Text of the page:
Want to save this letter now that you've found it?
It's easy - just create your own collection of letters after signing up for a free account.
My dear Sir,
I have now been here nearly one week, and nothing of importance has been decided upon, owing to the contrariety of sentiments concerning the powers vested in Congress to raise troops, in time of peace, for any purpose. There appears but one sentiment respecting the necessity of having troops for the frontiers ; but the difficulty is, how to obtain them. The Southern States are generally of opinion that the Confederation vests Congress with sufficient powers for this purpose ; but the Eastern States are of a different opinion. The eastern Delegates are willing to recommend the raising troops for the western posts. But the gentlemen from the southward say this would be giving up a right, which is of importance to preserve, and they cannot consent to recommend, when they ought to require ; so that, from this cause, it is to be feared that there will not be any troops raised; and there are many difficulties as to sending those which are raised, and at West Point, &c. I shall stay until the point is finally decided, or until Congress adjourn, provided it be on the 3d of next month, as it is agreed.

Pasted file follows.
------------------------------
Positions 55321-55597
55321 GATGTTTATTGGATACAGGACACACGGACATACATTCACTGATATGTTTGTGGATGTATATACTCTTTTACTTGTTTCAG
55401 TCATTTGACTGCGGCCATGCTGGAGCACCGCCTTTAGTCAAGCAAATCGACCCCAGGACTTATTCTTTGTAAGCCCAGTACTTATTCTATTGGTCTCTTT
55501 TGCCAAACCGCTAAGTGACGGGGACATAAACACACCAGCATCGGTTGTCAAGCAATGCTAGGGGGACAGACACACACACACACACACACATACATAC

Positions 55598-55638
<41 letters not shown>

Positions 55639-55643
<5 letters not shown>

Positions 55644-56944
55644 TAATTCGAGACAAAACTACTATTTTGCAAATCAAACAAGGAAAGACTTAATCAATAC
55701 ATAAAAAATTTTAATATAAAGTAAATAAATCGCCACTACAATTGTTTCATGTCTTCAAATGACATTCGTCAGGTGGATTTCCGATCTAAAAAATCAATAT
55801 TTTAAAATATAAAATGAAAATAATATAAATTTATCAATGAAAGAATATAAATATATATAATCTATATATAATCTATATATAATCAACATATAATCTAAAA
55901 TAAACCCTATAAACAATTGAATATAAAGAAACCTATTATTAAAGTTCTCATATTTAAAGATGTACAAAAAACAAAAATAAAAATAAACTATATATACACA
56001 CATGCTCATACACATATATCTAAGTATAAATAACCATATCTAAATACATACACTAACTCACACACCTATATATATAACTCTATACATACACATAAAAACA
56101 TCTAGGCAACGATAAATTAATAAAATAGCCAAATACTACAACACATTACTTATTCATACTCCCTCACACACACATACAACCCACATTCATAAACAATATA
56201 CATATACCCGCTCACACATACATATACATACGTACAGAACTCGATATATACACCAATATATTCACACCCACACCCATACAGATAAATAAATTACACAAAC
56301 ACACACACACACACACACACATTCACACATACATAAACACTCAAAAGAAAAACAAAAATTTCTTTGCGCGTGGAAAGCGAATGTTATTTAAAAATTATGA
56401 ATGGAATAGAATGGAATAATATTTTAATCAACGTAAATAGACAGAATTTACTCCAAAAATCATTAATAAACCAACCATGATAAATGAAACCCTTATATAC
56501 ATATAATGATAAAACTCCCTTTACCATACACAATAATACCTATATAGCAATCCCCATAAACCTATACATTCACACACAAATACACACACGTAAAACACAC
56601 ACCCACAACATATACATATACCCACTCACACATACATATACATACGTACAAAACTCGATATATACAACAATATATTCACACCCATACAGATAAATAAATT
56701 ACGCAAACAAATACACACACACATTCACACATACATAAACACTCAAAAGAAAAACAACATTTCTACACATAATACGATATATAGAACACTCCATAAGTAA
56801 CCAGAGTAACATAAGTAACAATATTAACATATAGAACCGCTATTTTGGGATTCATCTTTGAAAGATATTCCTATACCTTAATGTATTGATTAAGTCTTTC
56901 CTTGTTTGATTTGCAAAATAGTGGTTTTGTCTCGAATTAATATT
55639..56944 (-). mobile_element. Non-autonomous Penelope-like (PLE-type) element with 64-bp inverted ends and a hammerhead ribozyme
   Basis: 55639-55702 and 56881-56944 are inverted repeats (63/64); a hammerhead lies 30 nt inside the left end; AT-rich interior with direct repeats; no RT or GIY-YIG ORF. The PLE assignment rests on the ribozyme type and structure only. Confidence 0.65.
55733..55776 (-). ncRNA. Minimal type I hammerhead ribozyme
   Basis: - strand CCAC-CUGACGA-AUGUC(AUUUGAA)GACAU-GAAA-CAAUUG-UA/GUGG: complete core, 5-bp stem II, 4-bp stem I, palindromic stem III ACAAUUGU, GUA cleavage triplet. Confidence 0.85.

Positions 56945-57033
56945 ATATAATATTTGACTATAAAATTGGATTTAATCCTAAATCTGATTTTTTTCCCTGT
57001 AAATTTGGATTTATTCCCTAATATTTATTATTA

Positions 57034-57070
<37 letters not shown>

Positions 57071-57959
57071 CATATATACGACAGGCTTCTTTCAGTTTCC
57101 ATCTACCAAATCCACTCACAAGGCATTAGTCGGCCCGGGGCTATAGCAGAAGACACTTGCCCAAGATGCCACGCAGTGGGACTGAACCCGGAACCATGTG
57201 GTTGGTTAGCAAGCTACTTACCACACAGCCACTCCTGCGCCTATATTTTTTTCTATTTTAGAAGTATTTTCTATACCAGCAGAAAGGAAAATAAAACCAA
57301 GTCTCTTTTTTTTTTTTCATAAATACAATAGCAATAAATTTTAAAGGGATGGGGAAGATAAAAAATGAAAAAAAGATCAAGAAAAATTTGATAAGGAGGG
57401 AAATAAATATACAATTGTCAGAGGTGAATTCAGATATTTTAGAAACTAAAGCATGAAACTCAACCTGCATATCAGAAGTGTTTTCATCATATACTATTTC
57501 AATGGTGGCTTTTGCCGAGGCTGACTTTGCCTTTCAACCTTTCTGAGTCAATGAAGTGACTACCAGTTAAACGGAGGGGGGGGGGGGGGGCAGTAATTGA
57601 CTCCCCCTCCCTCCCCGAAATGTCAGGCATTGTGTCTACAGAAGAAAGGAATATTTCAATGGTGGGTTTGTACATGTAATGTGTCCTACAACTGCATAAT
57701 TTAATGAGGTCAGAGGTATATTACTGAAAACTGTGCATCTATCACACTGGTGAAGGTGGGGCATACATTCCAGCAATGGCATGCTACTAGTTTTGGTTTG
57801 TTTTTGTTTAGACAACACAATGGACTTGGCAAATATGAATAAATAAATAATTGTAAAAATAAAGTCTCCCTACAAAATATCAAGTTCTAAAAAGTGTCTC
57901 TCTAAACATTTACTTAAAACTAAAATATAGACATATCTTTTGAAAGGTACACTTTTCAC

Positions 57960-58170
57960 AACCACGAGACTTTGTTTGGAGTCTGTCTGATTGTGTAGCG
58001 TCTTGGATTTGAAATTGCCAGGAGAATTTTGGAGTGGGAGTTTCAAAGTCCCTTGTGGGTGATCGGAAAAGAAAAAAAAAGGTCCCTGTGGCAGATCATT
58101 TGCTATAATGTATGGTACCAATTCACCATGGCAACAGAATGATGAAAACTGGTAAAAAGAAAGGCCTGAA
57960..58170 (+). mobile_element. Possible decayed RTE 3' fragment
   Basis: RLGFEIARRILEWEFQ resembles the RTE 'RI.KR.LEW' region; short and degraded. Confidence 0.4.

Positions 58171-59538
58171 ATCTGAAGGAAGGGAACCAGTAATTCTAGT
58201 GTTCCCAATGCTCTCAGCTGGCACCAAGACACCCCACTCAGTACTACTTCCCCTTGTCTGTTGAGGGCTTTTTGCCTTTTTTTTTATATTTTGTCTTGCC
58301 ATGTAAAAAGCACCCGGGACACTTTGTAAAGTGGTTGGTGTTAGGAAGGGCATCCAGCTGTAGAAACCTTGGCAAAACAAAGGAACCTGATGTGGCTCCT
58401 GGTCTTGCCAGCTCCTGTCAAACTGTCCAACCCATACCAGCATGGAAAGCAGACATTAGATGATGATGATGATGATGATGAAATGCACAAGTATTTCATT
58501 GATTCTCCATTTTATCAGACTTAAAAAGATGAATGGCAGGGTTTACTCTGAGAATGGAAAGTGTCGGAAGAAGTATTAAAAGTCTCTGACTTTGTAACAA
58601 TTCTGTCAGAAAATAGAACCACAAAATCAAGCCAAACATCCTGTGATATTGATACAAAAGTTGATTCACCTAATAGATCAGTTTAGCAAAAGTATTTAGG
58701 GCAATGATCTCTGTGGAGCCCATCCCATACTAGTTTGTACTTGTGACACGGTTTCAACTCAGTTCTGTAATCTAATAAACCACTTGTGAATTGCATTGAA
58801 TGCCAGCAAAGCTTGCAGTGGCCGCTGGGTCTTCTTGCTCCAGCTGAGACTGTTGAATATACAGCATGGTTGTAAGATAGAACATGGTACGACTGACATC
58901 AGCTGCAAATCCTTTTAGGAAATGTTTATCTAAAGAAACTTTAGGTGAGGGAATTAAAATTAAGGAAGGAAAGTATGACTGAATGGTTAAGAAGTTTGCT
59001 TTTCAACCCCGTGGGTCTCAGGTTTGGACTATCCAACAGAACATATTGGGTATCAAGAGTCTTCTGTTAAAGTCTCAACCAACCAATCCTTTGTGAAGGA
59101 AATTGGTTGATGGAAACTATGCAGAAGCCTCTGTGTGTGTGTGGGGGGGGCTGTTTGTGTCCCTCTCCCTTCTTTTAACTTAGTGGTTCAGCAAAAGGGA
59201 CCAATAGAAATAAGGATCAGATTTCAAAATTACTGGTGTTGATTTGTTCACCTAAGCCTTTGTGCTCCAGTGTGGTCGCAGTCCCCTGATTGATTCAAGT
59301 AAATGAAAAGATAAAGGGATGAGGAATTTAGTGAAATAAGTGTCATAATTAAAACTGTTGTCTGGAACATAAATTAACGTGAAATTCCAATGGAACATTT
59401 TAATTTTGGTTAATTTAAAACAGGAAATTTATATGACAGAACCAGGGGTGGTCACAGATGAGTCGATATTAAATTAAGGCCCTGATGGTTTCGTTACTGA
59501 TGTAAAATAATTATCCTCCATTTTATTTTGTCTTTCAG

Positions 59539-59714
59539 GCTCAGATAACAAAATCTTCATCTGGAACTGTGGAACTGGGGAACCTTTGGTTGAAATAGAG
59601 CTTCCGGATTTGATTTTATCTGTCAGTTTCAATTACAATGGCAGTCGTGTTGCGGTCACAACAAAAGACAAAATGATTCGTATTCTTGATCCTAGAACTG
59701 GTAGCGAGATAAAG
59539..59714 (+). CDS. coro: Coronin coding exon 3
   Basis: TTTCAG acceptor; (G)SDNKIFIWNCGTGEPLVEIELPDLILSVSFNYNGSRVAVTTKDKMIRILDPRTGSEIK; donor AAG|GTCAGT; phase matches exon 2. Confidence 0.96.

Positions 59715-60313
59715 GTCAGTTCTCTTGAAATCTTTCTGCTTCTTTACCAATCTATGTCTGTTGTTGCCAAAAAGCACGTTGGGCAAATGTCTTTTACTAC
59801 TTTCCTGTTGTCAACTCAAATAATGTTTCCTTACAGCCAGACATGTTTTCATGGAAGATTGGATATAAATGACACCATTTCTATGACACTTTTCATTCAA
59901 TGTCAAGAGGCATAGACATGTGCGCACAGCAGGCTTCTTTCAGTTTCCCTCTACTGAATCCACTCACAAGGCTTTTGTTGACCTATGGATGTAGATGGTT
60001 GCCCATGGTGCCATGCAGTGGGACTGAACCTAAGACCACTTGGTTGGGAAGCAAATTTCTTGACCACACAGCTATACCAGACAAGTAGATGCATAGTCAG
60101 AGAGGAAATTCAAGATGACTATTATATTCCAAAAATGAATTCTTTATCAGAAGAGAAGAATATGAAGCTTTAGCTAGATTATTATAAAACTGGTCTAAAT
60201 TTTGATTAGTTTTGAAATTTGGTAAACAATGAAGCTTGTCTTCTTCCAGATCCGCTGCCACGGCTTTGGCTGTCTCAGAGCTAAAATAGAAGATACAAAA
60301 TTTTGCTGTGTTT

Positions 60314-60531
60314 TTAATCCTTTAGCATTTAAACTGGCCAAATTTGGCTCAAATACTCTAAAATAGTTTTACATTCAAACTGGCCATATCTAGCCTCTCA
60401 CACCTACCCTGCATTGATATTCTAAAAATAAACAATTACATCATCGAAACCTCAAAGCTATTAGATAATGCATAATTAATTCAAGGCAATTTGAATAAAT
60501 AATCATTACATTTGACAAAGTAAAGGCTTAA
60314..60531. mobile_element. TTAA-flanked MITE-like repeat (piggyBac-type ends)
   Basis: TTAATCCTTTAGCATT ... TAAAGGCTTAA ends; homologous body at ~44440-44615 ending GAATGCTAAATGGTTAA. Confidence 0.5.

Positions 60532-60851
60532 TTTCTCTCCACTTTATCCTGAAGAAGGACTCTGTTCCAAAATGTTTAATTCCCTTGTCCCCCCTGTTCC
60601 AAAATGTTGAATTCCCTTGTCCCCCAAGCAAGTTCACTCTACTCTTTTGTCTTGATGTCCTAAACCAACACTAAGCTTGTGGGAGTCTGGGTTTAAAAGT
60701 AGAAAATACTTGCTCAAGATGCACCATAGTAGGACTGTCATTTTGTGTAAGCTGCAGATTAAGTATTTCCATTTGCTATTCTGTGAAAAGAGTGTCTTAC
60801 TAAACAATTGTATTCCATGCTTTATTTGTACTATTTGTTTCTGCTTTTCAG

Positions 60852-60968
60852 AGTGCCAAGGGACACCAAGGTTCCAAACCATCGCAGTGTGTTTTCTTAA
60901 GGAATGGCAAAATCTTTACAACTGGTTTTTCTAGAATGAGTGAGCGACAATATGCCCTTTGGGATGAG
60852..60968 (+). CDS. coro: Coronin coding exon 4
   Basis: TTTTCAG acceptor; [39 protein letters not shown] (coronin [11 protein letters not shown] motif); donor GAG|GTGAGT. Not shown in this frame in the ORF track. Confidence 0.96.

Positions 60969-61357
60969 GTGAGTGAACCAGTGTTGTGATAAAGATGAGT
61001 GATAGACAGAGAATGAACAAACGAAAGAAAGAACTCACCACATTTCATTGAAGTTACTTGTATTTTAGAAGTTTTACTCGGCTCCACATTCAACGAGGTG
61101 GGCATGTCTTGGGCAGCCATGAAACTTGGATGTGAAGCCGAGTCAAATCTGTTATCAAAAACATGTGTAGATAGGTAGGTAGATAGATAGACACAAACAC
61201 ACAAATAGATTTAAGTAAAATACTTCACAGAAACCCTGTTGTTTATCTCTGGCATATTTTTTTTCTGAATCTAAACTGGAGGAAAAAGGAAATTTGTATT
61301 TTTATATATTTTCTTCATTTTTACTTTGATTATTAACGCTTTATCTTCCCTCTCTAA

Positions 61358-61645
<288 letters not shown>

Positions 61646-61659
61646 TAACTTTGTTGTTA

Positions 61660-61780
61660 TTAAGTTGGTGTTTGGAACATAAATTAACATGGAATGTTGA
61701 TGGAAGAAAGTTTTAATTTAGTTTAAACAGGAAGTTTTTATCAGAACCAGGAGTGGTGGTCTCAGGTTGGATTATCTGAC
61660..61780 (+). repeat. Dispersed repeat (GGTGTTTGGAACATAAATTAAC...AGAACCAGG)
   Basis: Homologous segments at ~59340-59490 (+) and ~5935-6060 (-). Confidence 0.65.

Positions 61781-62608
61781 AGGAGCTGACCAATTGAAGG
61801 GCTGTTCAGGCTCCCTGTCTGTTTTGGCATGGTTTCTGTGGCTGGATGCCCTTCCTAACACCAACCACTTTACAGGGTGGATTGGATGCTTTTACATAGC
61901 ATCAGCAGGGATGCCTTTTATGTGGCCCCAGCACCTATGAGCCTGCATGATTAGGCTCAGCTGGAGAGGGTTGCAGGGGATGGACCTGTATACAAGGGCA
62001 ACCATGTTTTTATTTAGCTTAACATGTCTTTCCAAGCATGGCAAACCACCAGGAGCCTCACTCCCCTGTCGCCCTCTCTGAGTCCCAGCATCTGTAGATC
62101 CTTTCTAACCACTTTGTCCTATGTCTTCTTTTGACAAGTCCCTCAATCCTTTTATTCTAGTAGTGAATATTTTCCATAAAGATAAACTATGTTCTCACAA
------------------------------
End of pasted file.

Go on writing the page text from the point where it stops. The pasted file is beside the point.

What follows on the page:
I am, &c.,
- Henry Knox
- Correspondence of the American Revolution; Being Letters of Eminent Men to George Washington, from the Time of His Taking Command of the Army to the End of His Presidency, Volume IV., Jared Sparks, 1853